Thursday, January 13, 2011

My favorite book of the year!

I read about 2 books per year, so my favorite one doesn't hold much weight, but nontheless...

Last year "Racing Weight" by Matt Fitzgerald changed my life, and this year, it's Winning: The Psychology of Competition, by Stuart H. Walker.

It's written by a real doctor who got into competition later, not the other way around.  He talks a lot about the internalized Child, Parent, and Adult.  This is useful for just being a better person in everyday life, as well as being a better racer.

In races, I see people who lose all the time because they're psyched themselves out of it.  They make bad decisions, or they justify losing before it happens, thus ensuring their loss.  Personally, every time i've gotten dropped in a race, I had the excuse ready way before it happened.  "I shouldn't have done work back there", or, "I should have gone to bed earlier last night", some stupid reason.  What' i'm really doing is pre-loading my excuse, then fixating on that excuse until I convince myself to quit.  This book talks about it, and a lot of other psychological factors that play into competition.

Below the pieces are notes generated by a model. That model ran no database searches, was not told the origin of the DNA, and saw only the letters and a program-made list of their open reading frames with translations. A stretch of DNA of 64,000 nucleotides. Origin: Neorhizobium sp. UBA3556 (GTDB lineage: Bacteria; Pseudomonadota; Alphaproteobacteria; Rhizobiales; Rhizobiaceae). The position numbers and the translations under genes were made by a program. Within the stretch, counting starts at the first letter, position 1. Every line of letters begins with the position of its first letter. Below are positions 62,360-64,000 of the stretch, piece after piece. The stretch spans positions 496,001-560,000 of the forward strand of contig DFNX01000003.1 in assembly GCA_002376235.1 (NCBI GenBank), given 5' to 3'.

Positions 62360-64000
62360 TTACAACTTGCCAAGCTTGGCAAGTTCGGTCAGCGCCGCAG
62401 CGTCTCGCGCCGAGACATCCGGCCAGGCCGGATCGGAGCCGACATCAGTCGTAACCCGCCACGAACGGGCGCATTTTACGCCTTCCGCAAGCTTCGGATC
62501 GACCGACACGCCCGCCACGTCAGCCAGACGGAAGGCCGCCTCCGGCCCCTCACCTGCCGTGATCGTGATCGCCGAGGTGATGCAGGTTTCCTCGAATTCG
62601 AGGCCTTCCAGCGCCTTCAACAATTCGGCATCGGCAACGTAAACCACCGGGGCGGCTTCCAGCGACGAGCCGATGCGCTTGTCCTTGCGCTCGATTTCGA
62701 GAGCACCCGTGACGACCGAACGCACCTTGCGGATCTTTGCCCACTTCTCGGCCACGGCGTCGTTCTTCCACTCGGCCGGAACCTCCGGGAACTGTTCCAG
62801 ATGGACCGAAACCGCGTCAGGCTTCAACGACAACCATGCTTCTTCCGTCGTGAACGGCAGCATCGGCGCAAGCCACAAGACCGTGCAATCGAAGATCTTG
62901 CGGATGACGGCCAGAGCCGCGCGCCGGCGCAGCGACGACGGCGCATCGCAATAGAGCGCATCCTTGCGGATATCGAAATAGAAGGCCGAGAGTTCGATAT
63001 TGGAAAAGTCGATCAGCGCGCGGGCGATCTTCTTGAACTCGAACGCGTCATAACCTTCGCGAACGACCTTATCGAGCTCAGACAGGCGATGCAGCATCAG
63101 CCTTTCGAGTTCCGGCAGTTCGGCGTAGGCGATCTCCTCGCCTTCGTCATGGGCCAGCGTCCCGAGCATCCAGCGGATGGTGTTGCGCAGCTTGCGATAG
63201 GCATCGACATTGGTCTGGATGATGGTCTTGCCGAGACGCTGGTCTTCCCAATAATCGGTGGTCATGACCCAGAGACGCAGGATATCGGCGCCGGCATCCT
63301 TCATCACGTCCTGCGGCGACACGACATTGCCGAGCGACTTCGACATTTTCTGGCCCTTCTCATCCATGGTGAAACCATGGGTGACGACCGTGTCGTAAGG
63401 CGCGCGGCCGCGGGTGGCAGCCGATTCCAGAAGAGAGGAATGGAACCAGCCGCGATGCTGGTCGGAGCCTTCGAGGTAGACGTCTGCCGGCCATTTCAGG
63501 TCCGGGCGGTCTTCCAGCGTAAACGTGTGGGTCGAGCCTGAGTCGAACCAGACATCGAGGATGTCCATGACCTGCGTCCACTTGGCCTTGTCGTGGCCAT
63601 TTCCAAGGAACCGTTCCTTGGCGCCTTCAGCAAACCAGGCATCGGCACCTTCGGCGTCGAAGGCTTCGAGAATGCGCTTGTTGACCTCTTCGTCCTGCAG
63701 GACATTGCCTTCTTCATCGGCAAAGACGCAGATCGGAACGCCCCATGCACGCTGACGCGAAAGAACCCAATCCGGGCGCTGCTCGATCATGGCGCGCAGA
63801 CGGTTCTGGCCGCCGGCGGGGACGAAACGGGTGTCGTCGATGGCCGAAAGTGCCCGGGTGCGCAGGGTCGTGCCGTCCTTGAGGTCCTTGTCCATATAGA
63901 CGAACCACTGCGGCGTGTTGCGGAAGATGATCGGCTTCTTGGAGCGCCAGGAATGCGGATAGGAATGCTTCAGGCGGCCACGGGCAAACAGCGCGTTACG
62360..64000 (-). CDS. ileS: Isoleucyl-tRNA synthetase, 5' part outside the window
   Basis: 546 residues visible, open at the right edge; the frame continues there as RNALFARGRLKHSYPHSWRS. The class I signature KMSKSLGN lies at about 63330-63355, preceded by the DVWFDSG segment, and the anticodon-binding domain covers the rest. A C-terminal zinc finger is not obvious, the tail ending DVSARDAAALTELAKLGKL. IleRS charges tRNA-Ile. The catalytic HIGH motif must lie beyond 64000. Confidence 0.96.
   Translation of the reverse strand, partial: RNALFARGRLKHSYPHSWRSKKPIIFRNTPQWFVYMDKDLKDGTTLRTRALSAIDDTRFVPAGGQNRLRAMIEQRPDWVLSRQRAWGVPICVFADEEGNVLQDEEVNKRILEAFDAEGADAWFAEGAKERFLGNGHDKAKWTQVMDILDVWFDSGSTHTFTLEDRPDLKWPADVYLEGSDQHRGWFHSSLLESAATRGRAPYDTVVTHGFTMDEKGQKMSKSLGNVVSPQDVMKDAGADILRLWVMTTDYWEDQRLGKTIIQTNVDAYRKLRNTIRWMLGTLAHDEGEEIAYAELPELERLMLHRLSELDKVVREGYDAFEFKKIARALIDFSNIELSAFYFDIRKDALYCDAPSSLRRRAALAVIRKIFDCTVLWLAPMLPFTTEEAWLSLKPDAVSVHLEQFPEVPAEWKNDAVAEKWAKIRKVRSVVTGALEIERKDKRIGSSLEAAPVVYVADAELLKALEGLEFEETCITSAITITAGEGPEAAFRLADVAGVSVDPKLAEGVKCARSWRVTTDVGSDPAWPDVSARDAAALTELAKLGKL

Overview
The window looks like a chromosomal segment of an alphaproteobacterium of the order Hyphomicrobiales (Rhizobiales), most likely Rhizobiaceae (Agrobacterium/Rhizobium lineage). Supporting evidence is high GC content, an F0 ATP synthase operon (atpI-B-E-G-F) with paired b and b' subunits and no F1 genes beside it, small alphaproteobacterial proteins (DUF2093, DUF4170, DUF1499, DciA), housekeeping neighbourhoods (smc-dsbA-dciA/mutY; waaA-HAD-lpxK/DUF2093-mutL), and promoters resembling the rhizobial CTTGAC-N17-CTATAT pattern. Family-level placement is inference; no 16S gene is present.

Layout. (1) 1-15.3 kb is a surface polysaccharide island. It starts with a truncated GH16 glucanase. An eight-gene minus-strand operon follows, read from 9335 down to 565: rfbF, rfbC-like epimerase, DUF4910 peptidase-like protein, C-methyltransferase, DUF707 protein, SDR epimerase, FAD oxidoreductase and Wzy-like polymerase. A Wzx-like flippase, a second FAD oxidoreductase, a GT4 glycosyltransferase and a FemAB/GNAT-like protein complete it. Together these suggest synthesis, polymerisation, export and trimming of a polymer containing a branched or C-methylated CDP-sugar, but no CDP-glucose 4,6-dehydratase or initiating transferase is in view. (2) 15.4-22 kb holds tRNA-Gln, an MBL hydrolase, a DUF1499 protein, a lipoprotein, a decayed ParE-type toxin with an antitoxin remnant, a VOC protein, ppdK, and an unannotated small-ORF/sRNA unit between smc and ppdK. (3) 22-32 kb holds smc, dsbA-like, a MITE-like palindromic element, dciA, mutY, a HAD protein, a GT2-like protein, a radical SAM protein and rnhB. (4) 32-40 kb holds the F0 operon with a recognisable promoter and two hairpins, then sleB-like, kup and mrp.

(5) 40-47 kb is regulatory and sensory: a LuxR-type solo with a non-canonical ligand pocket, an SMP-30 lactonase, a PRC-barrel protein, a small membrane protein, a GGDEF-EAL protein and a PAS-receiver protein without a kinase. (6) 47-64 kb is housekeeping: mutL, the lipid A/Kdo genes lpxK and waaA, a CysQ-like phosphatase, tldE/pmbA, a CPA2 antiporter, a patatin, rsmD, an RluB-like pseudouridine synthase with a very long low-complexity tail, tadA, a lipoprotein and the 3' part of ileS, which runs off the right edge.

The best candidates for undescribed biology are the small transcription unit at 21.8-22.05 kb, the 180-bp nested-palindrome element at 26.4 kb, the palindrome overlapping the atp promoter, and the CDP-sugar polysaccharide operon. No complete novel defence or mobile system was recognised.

He also talks about people who say they "just do this for fun, so you should lighten up" have weak egos, and they're lying to themselves so that they don't feel as bad when they lose.

So take that, bitches.  You know what I do for fun?  I kick your asses.
Or maybe I get my ass kicked, but it's still fun as long as I respect the people doing the kicking.

The author is an Olympic level sailboat racer, so all of his anecdotes are about sailing, but if you can enjoy the stories for the lessons he's trying to convey, it's really quite enjoyable.

That's it.  Cameron, I'm interested to see what a real psychologist has to say about it, and Jordo, I'm interested to see how someone like you (very much the opposite personality of me) responds to it.

I hope you read it, and I hope you enjoy it.

For those that are taking notes, the  list of required reading is now:

The Rider
Race Weight
Winning: The Psychology of Competition

If cycling has consumed a major portion of your life, you'd really be happier having read these.

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